Content is a powerful marketing asset. High-quality blog posts, videos and infographics are invaluable for helping companies connect with new leads and build brand authority. Large organizations are investing heavily in content production—and they're able to quantify a tangible ROI.
According to a recent study from the Content Marketing Institute, 73 percent of B2B marketers are producing more content than they did one year ago. And over the next 12 months, 58 percent of marketers are planning to increase their content-production budgets.
Budgeting For Content
But how much should a company spend on content? That's the question many small-business owners are struggling to address.
Rick Ramos, an online marketing expert who consults with companies on their content strategies, says, "Typically, content marketing is anywhere from 25 to 30 percent of an organization's marketing budget."
A content marketing budget should account for both content creation and distribution, Ramos adds. "You can have the best content in the world," Ramos says, "but if you don't plant the seeds with distribution, it becomes hard for your target audience to find your content."
Ramos advises small-business owners to budget more for content marketing if their products are highly specialized. As he explains, "The harder it is to reach a target audience, the more business owners should spend on a content -marketing budget."
Work Backwards From Your ROI Goal
But instead of fixating on your content marketing budget, you should determine how much you expect to earn from your investment. Then work backwards to see how much you can afford to spend on your content development.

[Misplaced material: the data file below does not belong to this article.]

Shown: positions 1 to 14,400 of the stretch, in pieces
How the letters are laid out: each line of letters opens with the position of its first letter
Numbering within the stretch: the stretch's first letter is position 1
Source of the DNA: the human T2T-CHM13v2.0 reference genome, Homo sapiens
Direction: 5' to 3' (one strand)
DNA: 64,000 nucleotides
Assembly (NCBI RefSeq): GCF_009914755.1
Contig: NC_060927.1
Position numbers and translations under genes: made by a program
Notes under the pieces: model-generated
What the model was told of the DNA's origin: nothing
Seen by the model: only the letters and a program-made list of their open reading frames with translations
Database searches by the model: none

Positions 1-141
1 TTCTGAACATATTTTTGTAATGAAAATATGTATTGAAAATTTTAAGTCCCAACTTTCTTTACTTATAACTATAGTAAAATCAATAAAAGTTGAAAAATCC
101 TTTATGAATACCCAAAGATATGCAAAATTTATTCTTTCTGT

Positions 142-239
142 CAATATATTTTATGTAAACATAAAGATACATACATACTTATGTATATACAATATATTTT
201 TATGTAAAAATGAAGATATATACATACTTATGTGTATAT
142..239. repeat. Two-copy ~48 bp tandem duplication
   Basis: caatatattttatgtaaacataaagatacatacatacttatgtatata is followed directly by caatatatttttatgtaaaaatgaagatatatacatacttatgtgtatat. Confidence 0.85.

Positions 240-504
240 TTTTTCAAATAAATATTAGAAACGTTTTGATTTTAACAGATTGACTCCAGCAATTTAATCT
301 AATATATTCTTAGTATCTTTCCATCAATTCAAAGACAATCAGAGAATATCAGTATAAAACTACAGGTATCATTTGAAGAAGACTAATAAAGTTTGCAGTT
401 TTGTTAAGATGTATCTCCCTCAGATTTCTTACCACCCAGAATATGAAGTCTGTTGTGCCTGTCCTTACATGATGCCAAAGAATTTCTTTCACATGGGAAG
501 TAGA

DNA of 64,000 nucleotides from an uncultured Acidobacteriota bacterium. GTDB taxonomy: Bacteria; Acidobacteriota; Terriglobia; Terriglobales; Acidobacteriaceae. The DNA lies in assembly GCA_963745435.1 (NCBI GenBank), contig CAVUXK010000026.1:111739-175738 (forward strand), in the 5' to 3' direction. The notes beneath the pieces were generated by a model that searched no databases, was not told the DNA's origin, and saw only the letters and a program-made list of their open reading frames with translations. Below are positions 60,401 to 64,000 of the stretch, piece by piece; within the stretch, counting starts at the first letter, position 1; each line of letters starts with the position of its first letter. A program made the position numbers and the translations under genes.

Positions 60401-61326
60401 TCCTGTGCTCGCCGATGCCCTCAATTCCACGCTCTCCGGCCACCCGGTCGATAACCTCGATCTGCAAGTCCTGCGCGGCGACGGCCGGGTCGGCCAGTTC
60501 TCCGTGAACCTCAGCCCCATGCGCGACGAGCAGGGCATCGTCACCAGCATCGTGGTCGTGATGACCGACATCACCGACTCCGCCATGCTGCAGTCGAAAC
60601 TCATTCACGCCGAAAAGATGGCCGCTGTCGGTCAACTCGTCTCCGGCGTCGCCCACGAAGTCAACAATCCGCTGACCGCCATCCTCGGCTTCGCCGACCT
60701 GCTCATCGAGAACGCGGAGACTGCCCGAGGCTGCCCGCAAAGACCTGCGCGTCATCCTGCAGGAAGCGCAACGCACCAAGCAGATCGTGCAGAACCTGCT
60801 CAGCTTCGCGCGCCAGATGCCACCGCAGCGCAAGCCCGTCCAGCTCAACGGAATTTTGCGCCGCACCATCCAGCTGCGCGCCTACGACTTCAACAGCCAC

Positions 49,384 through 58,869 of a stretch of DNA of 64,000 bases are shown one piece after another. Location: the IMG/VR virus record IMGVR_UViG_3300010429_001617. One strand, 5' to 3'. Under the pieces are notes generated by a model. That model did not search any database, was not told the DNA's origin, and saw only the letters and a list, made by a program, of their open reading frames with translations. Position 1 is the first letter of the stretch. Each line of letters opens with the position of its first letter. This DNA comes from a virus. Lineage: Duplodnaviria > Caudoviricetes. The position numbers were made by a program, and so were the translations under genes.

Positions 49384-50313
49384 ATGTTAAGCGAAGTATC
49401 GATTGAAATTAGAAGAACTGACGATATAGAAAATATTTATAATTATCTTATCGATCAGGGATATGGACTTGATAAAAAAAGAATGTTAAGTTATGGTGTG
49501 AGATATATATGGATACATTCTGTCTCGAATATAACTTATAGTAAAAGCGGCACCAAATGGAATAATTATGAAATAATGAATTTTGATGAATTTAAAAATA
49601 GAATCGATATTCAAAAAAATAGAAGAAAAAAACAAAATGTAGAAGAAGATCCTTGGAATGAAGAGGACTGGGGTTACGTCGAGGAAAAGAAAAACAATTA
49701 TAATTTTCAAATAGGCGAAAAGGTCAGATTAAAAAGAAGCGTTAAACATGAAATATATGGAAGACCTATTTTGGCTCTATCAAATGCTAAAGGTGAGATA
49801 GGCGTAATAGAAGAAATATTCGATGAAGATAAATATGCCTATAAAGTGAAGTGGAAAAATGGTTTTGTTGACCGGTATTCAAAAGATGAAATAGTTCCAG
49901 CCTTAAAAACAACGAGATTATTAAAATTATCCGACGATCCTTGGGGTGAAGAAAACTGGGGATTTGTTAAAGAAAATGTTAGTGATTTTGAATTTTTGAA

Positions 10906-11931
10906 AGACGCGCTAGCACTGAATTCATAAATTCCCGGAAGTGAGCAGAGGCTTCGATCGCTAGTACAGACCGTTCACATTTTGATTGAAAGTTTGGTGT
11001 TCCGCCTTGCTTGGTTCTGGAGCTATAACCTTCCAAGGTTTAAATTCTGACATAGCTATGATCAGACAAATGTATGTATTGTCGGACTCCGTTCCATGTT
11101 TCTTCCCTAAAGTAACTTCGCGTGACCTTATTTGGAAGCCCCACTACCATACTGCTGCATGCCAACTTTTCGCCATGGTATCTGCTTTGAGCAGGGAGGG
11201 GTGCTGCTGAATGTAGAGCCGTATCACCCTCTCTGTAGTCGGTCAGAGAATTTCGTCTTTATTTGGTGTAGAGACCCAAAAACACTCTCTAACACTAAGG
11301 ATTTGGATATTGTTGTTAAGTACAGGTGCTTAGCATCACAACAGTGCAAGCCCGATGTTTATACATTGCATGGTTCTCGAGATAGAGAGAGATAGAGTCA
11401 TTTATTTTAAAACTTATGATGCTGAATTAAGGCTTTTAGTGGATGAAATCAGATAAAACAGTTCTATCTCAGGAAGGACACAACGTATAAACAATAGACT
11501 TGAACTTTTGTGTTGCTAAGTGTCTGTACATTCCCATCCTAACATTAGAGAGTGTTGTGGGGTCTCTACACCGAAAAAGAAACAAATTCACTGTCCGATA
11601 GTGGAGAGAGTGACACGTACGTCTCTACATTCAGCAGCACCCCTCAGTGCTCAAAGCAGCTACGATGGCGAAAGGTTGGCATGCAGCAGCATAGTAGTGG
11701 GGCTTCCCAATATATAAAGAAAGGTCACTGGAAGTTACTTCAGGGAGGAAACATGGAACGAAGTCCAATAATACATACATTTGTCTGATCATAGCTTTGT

Archon Systems, the company that produces inFlow, an inventory management software program, uses this process. "We have a different model than most other inventory software companies," says Matthew Kostanecki, who runs inFlow's marketing program. "We have no salespeople and no forced opt-in to try the software."
Instead, inFlow relies heavily on content so that prospects can find the software. "In order to determine how much to spend, we first put a dollar figure on the action item we want our readers to take," Kostanecki explains. And for inFlow, that conversion goal is for users to download the software.
"We look at how much a download is worth and keep tabs on how many downloads each piece of content is generating," Kostanecki explains. "If a certain piece is generating a number of downloads, we'll hire that writer for more pieces and do follow-up related content."
Content marketing can help demonstrate your brand's expertise and commitment to quality. "Content marketing is best invested in when it helps to demonstrate your relevance and value to the client, not merely through a pile of blogs that are clearly engineered to attract Google's attention," says Brian Gatti, a partner with marketing firm Inspire Business Concepts.
Business owners trying to save money will frequently cut corners by hiring cheaper writers or creating low-quality blog material, Gatti says. "But nothing is worse than generating traffic to pages that are poorly written or are irrelevant," Gatti explains. "It would be better if you did nothing at all."
If you're serious about your blog or other content marketing strategies, don't spend simply for the sake of spending. Always ensure that you're generating a strong ROI in the form of leads and new customers.
And if your company is going to pursue a content-marketing strategy, you need to be serious about it. Some companies start and then drop the ball because they get too busy. But blogging, like any other marketing strategy, should be planned for and committed to in order to make it work.
Ritika Puri is a writer specializing in business, entrepreneurship, marketing and quantitative analysis. She has written for Forbes, Investopedia, CrazyEgg, Unbounce, the Contently Blog, the SAP Innovation Blog and others.
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